Lorrie Shaw is owner of Professional Pet Sitting, where she specializes in ancillary pet palliative and pet hospice care support. She is also a Certified Pet Loss and Grief Companion and a member of The Association for Pet Loss and Bereavement as well as the International Association of Animal Hospice and Palliative Care, Pet Sitter International and Pet Professional Guild. She tweets at @psa2.
Many years ago, I walked through my first professional experience with death. Being in the midst of a family who was navigating their pet’s decline in health and then the process of being humanely euthanized gave me a very different vantage point of death than I’d ever imagined I’d have. I also knew that I wasn’t as equipped as I could be; experience and time solved that in the coming years. Since that first experience, I’d seen even more than one might expect as a caregiver for pets: countless unexpected deaths, even more terminal diagnoses, age-related decline that had become too complex for the veterinary hospice care plan and medications to manage — even a couple of pets who died in my care. I consider myself honored to have been a part of that as well as sitting vigil with families during a pet’s final hours, and having asked questions on behalf of a family while Face Timing with them during an unexpected emergency vet visit when they were at a loss for words after hearing news they didn’t want to hear, all the while scratching their dog’s backside because it comforted them, the one at the center of everything.
It’s been a vicarious education that I never expected but with every opportunity, I felt compelled to run toward.
One thing that every one of those situations has in common is grief.
The grief of families, of their extended circle. Not not just a blanket of anguish, no sir. It’s bereavement that ranges from the kind one feels when they get news and though the outcome of it is certainly dire, the path leaves much to the imagination — a very active one, at times — of grim anticipation. The fresh grief that leaves us numb, raw when that most unwelcome event swoops in, yes, that. The grieving that occurs when the dust settles just a little, and everyone goes back to their respective lives and one is left to be with that disquieting sense of everything is different. There’s the anguish that one feels when looking back and lamenting that if there was more money in the savings account, additional treatment could’ve been an option, if the pet would have only been amenable to accepting treatment. Oh, lest we forget about that kind of grief that leads others to quip, ‘…it’s just a dog — you can get another to replace them, right?’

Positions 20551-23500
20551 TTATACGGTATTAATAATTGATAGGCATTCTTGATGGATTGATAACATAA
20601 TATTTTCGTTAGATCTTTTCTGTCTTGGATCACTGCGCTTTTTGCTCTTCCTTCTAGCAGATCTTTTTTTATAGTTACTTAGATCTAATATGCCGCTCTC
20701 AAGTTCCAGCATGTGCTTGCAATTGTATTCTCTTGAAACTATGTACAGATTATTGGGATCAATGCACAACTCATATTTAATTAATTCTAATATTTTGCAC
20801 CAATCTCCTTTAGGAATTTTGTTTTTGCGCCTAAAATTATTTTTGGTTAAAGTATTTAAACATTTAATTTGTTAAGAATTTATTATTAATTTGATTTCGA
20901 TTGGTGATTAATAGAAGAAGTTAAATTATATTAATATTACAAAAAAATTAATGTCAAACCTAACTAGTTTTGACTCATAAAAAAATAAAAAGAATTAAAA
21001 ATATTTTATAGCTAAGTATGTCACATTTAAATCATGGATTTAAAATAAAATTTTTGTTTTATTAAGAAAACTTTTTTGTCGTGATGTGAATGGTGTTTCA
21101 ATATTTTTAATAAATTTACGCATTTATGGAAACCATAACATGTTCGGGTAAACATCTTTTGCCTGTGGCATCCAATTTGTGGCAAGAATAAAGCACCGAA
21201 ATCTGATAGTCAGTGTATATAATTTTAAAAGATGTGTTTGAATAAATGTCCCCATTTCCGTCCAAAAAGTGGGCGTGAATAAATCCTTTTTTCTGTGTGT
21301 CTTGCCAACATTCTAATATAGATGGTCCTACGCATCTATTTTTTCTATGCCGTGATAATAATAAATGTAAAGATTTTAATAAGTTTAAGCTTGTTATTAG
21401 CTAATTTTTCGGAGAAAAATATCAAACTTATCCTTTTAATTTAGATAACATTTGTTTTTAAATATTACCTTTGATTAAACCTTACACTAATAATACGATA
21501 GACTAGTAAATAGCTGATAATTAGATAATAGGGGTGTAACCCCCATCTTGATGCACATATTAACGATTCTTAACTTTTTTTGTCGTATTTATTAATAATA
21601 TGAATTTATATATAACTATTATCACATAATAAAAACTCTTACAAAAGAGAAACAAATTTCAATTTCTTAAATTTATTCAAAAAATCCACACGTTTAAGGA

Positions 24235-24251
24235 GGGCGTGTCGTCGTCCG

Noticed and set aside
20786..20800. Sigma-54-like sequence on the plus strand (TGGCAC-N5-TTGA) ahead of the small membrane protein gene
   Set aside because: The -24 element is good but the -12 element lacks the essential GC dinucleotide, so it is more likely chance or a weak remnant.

Regardless if the grief is fresh, long-set in, disenfranchised, anticipatory or blended with guilt, it’s not easy to endure. And, as I’ve seen time and time again, they’re not unified experiences, despite what well-meaning people will tell you. No one can attest, ‘I know how you feel,’ as our respective relationships with our pets are unique and complex than imaginable. The deaths of our pets are also, as one friend recently pointed out, so deeply felt because we share so much more time with them than other humans — even say, our parents.
There are as many forms of grief as there are ways to grieve. Whether our pet dies as a result from a sudden illness, an accident, a terminal disease or age-related decline, it seems important to note that those factors often determine how the grief manifests and how we walk through it.
And it’s not something that we get over, our grief associated with losing a pet or anyone for that matter: we get through it. I tend to think our grief is quite a testament to how much our bonds have evolved with our companion animals, and in some cases, what those relationships represent. For some, it’s straight up ‘hey, this is the best relationship that I’ve ever had with another living thing’, while for many, it’s a pivotal cradle-to-grave partnership. For others, that pet represents a bond with another human loved one who might have been that dog, cat, bird, or snake’s owner before they died, and the pet is that living link to said person and now that the pet is in need of extra care — whether it’s a manageable health crisis, an accident, hospice or even death — this event has an impact beyond measure. Each of these scenarios, each relationship reflects so much about our lives beyond pets.
So, know that your grief is valid; it’s valued (and yes, valuable), relatable, teachable and having it in your lap is very much a part of the human experience as we know it today.
There’s no right way to grieve. We just do it, our way, and there needn’t be any shame in grieving. We’ve enough on our proverbial plates to contend with in grief to be subjected to being judged on grieving our pets or for how long or how we express it on any given day. And there’s no shame in taking the time that we need, nor seeking support in navigating the process.